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Fas Preassociation Required for Apoptosis Signaling and Dominant Inhibition by Pathogenic Mutations

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Science  30 Jun 2000:
Vol. 288, Issue 5475, pp. 2354-2357
DOI: 10.1126/science.288.5475.2354

Abstract

Heterozygous mutations encoding abnormal forms of the death receptor Fas dominantly interfere with Fas-induced lymphocyte apoptosis in human autoimmune lymphoproliferative syndrome. This effect, rather than depending on ligand-induced receptor oligomerization, was found to stem from ligand- independent interaction of wild-type and mutant Fas receptors through a specific region in the extracellular domain. Preassociated Fas complexes were found in living cells by means of fluorescence resonance energy transfer between variants of green fluorescent protein. These results show that formation of preassociated receptor complexes is necessary for Fas signaling and dominant interference in human disease.

Fas (CD95 or APO-1) is a cell surface receptor that transduces apoptotic signals critical for immune homeostasis and tolerance (1–3). The Fas protein is a 317–amino acid type 1 transmembrane glycoprotein with three extracellular cysteine-rich domains (CRDs) that are characteristic of the tumor necrosis factor receptor (TNFR) superfamily. Both Fas and Fas ligand (FasL) are predicted to form trimers, with CRD2 and CRD3 forming the major contact surfaces for FasL (4, 5). The Fas cytoplasmic portion contains a death domain that rapidly recruits the adaptor molecule FADD (Fas-associated death domain protein) and the caspase-8 proenzyme after binding of FasL or agonistic antibodies, leading to caspase activation and apoptosis (6–10).

Patients with autoimmune lymphoproliferative syndrome (ALPS) type 1A have heterozygous germ line mutations in the APT-1 Fas gene. Their lymphocytes are resistant to Fas-induced apoptosis, and transfection of the mutant allele causes dominant interference with apoptosis induced through Fas (11–16). This was thought to result from ligand-mediated crosslinking of wild-type and defective Fas chains into mixed trimer complexes. However, a mutation that causes an extracellular domain deletion of most of CRD2 (ALPS Pt 2, deletion of amino acids 52 to 96) as a result of altered RNA splicing shows no binding to agonistic antibodies or FasL, but still dominantly interferes with Fas-induced apoptosis almost as efficiently as does a death domain mutant [ALPS Pt 6, Ala241 → Asp (A241D)] (Fig. 1A) (13, 17). Control experiments showed equal cell surface expression of the wild-type and mutant Fas molecules (18). Thus, dominant interference cannot be explained by the conventional model of signaling by FasL-induced oligomerization of receptor monomers because, in this scheme, the Pt 2 mutant Fas molecule would not become part of a mixed receptor complex. We therefore tested for ligand-independent interactions between Pt 2 Fas and wild-type Fas. Both full-length and Pt 2 Fas coprecipitated with a Fas 1–210:GFP chimera in which green fluorescent protein (GFP) replaces the death domain (Fig. 1C). This interaction was specific, because the TNFR family receptors TNFR2/p80 and HveA did not interact with Fas (1).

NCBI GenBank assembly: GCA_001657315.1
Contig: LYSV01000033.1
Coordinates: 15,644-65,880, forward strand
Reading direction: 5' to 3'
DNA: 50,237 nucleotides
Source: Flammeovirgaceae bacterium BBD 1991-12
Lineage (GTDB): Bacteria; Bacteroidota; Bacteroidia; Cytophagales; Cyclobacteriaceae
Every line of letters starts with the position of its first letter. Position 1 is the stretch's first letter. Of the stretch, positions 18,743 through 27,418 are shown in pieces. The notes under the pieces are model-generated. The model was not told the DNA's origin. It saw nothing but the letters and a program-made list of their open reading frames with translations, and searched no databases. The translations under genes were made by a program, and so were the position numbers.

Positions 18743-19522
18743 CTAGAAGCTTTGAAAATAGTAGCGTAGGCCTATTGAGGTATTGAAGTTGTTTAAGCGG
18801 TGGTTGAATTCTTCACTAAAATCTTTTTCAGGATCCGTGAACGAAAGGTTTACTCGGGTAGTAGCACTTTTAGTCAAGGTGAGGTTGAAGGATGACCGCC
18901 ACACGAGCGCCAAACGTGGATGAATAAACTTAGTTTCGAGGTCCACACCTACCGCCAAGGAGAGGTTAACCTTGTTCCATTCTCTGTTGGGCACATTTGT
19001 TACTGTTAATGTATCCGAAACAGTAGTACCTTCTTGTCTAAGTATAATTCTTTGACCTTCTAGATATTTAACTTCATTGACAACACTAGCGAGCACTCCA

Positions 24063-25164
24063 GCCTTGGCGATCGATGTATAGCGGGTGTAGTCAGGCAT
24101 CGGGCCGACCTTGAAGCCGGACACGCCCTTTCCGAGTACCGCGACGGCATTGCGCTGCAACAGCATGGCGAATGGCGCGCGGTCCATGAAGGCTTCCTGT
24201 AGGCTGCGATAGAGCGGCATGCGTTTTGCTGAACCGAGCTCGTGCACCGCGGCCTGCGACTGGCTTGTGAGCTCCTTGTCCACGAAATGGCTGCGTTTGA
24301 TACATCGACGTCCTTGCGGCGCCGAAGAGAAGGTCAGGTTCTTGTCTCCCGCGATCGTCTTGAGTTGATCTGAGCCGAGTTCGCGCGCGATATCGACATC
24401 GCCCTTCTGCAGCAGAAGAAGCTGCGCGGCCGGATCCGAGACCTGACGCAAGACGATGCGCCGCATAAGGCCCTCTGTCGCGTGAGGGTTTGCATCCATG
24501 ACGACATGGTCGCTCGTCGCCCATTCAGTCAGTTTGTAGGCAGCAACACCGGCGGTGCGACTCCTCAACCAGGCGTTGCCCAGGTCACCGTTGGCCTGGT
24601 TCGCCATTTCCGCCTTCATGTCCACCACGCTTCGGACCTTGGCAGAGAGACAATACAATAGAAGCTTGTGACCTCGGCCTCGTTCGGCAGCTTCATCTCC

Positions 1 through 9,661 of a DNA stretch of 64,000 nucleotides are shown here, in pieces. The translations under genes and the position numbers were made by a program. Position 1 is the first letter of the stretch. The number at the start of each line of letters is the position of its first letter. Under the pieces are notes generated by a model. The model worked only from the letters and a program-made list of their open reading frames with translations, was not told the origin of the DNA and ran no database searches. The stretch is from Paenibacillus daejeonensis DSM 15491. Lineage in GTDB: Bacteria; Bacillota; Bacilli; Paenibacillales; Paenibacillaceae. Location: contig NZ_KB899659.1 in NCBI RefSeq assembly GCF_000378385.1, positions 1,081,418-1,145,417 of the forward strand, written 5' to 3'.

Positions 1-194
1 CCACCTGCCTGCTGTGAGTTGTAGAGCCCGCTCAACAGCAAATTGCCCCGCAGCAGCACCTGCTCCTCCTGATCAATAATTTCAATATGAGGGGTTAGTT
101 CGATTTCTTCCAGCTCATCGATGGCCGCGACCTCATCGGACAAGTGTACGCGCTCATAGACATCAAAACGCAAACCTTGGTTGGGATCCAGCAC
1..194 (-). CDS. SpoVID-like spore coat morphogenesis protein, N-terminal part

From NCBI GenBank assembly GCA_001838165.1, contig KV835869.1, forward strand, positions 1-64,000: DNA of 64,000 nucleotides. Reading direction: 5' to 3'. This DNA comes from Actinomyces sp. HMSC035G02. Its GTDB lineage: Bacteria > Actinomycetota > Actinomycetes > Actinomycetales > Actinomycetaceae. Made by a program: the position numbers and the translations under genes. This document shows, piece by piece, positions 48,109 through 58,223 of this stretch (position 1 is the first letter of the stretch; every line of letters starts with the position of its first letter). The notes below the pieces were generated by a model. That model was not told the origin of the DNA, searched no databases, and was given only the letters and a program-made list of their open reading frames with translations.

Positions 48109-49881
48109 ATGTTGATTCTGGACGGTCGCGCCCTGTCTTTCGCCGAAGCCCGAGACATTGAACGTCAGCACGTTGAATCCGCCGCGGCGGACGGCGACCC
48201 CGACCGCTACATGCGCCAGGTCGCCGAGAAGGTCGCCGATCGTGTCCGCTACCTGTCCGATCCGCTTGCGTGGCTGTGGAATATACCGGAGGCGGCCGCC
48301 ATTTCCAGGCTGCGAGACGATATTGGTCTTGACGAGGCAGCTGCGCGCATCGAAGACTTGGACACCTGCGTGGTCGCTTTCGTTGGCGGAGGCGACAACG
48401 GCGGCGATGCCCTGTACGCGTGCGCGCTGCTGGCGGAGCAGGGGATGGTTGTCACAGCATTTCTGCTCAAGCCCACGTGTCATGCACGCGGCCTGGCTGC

Figure 1

(A) Surface expression and binding characteristics of the indicated wild-type and mutant Fas molecules transfected into 293T HEK cells. The bold line shows specific staining and the thin line indicates background staining of mock-transfected cells. AU-1 or HA staining was performed to confirm surface expression of each protein. Staining of functional receptors with FasL was performed with a preparation of FasL trimerized via a modified leucine zipper (FasL-LZ) and LZ mAb. Numbers indicate the percentage of positively staining cells in the indicated gates. Cell loss of transfected murine BW cells was calculated as described (13, 22). (B) Schematic of the Fas protein. Numbering is based on (21). TM, transmembrane domain. (C) Self-association of Fas molecules. 293T cells cotransfected with the indicated constructs were lysed and immunoprecipitated, and Western blots (WB) were probed as described (29). The open circle indicates the immunoglobulin heavy chain in the immunoprecipitates (IP). (D) Dominant interference depends on the PLAD. Jurkat cells were transfected with the indicated Fas expression vectors. Percentages represent apoptotic GFP+ cells staining positive for Annexin-V PE (Pharmingen) due to surface exposure of phosphatidylserine after treatment with Fas mAb (15). Results are representative of three independent transfections. (E) Induction and inhibition of apoptosis by the non–ligand-binding R86S Fas mutant. Murine BW cells were transfected with the indicated expression vectors, and apoptosis was induced with Fas mAb (solid bars) and FasL (hatched bars) as described (13, 22).